December 12, 2019
U.S. Sen. Jim Inhofe (R-Okla.) joined Ted Cruz (R-Texas) along with Sens. Mike Crapo (R-Idaho), John Kennedy (R-La.), Thom Tillis (R-N.C.), Mike Lee (R-Utah), Cindy Hyde-Smith (R-Miss.), John Cornyn (R-Texas), Ben Sasse (R-Neb.), and Mike Braun (R-Ind.), to reintroduce the Financial Institution Customer Protection Act (S. 3003). This bill prohibits federal regulators from arbitrarily forcing banking institutions to terminate their relationships with legal businesses solely because the operations of the businesses are not in line with the views of the contemporaneous administration.
“As part of our rights put forth in the Constitution, every citizen has the right to keep and bear arms—plain and simple,” Sen. Inhofe said. “Under President Obama, his administration sought to penalize law-abiding small businesses through punitive financial regulations for the sole reason that their businesses didn’t align with the political views of the former president. I am proud to join Sen. Cruz today in introducing the Financial Institution Customer Protection Act to ensure that this constitutional right will not be abused again by a future administration.”
“Under the previous administration, government officials at agencies such as the Department of Justice and the Federal Deposit Insurance Corporation abused their power to become a partisan arm of the administration,” Sen. Cruz said. “This bill safeguards the American people and small businesses from being unconstitutionally cut off from their financial institutions for not falling in line with the political whims and leanings of whoever is in control of the executive branch.”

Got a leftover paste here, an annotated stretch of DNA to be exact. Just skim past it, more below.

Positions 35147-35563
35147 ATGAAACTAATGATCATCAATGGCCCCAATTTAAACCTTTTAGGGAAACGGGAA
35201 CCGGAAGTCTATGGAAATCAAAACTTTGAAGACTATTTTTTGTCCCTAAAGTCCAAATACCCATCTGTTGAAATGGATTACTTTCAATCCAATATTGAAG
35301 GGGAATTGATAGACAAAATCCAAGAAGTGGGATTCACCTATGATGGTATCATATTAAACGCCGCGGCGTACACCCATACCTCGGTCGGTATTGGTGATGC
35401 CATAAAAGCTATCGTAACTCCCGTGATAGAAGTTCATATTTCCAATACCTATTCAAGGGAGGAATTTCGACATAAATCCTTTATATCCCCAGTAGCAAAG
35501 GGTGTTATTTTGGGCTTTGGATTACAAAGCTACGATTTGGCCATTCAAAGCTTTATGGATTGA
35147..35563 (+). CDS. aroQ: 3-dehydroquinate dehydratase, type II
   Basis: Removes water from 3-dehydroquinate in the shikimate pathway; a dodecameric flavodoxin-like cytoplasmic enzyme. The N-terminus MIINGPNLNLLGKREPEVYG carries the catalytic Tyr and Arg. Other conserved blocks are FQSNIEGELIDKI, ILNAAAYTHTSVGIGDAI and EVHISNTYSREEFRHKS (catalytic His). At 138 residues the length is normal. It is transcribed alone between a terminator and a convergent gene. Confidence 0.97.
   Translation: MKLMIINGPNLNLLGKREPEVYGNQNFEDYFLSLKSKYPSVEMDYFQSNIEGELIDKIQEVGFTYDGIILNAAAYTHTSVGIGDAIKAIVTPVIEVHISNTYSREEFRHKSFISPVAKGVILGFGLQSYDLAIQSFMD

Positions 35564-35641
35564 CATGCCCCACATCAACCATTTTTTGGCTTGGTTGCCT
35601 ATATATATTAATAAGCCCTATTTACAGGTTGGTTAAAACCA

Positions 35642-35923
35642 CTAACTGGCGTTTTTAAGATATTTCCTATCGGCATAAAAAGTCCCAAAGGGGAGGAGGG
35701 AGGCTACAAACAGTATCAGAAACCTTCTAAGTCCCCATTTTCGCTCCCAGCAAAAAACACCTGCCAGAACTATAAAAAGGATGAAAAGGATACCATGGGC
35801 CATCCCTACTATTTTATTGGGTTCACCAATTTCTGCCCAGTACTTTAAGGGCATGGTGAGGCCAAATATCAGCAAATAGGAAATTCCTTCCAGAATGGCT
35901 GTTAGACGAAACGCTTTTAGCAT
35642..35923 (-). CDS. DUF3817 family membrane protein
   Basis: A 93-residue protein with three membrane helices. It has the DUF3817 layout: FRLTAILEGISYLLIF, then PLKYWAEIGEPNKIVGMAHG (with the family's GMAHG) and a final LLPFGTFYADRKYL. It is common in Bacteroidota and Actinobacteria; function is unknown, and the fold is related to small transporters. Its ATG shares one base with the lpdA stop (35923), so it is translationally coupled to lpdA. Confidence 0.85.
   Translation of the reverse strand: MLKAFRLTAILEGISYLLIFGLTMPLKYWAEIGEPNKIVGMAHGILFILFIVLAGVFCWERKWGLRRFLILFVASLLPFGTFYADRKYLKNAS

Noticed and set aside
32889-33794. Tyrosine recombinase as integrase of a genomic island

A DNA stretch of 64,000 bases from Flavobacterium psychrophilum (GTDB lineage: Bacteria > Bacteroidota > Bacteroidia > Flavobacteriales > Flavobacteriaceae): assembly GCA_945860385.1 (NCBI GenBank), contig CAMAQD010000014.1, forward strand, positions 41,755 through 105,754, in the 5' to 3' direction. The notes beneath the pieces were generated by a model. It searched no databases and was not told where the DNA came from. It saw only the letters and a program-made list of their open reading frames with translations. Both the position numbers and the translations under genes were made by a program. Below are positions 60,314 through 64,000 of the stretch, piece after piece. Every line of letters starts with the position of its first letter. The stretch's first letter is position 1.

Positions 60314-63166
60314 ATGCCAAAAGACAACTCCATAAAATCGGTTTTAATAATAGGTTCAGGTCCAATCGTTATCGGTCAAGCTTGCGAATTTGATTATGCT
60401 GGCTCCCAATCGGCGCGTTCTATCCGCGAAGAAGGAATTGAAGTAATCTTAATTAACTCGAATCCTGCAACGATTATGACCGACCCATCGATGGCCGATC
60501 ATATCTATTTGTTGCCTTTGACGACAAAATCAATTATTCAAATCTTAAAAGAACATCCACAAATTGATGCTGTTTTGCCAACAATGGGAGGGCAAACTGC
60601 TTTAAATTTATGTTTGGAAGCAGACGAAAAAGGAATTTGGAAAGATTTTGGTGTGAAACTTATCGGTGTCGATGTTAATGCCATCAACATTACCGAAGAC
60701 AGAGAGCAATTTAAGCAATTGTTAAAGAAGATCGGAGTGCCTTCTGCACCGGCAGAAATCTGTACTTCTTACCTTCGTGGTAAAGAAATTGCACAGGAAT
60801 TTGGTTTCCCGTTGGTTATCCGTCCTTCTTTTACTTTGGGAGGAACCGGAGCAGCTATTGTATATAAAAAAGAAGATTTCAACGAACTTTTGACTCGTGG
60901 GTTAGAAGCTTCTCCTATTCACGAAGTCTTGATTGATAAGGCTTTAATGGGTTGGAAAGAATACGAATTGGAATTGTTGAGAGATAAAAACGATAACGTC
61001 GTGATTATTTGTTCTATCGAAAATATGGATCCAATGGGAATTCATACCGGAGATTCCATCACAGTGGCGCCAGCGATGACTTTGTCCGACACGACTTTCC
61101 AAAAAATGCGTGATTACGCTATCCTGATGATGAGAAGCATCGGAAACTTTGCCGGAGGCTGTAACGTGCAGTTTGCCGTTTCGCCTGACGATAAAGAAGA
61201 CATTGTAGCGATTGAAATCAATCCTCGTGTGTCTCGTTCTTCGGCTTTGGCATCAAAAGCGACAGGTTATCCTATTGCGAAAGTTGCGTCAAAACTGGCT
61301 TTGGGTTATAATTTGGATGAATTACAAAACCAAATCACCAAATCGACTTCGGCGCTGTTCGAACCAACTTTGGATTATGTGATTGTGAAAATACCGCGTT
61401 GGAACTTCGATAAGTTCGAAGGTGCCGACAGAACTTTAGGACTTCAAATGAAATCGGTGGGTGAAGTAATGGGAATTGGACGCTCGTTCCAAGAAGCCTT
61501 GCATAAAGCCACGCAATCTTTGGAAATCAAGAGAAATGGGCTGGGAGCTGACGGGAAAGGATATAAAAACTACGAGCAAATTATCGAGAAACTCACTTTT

“Federal regulators are supposed to enforce the law, not act as partisan hacks trying to impose their own agenda on the businesses they oversee,” Sen. Kennedy said. “This legislation prevents federal banking agencies from discriminating against lawful businesses, large or small, just because their customers or practices don’t adhere to the same political views of whoever controls the administration.”
“The government shouldn’t have the ability to pressure financial institutions on which industries they are allowed to do business with based on the political beliefs of the administration, like what we saw during the Obama presidency,” Sen. Tillis said. “This legislation will protect America’s private sector and small businesses by ensuring federal regulators act based on the merits and not political ideology.”
“No bureaucrat should abuse the public trust by using their regulatory powers to impose their own personal preferences on the American people,” Sen. Lee said. “It is vital that government power be wielded transparently and accountably, and that those targeted by government be made aware of their penalization and its justification, and have the ability to challenge that action.”
“Obama-era policies, such as Operation Choke Point, represented a direct assault on Second Amendment rights. This strong legislation would act to protect those rights, as well as the spirit of free enterprise that makes the American economy so strong,” Sen. Hyde-Smith said. “This bill is needed to stop the federal government under any administration from abusing financial regulations to target businesses, large or small, that offer firearms or other lawful products.”